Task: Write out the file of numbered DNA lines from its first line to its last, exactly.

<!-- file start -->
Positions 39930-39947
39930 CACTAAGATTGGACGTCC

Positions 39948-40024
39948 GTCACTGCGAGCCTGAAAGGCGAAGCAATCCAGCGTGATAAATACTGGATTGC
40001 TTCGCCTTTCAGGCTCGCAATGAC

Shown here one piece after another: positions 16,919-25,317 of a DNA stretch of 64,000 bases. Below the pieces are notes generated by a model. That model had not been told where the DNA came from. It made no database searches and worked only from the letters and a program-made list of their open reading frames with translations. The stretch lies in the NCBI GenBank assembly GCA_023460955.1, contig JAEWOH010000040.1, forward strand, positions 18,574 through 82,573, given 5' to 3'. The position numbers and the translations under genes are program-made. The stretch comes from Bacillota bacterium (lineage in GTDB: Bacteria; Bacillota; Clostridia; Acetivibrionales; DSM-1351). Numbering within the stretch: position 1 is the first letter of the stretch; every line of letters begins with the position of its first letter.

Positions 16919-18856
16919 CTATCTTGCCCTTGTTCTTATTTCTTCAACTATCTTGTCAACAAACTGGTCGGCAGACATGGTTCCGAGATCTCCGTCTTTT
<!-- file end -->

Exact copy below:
Positions 39930-39947
39930 CACTAAGATTGGACGTCC

Positions 39948-40024
39948 GTCACTGCGAGCCTGAAAGGCGAAGCAATCCAGCGTGATAAATACTGGATTGC
40001 TTCGCCTTTCAGGCTCGCAATGAC

Shown here one piece after another: positions 16,919-25,317 of a DNA stretch of 64,000 bases. Below the pieces are notes generated by a model. That model had not been told where the DNA came from. It made no database searches and worked only from the letters and a program-made list of their open reading frames with translations. The stretch lies in the NCBI GenBank assembly GCA_023460955.1, contig JAEWOH010000040.1, forward strand, positions 18,574 through 82,573, given 5' to 3'. The position numbers and the translations under genes are program-made. The stretch comes from Bacillota bacterium (lineage in GTDB: Bacteria; Bacillota; Clostridia; Acetivibrionales; DSM-1351). Numbering within the stretch: position 1 is the first letter of the stretch; every line of letters begins with the position of its first letter.

Positions 16919-18856
16919 CTATCTTGCCCTTGTTCTTATTTCTTCAACTATCTTGTCAACAAACTGGTCGGCAGACATGGTTCCGAGATCTCCGTCTTTT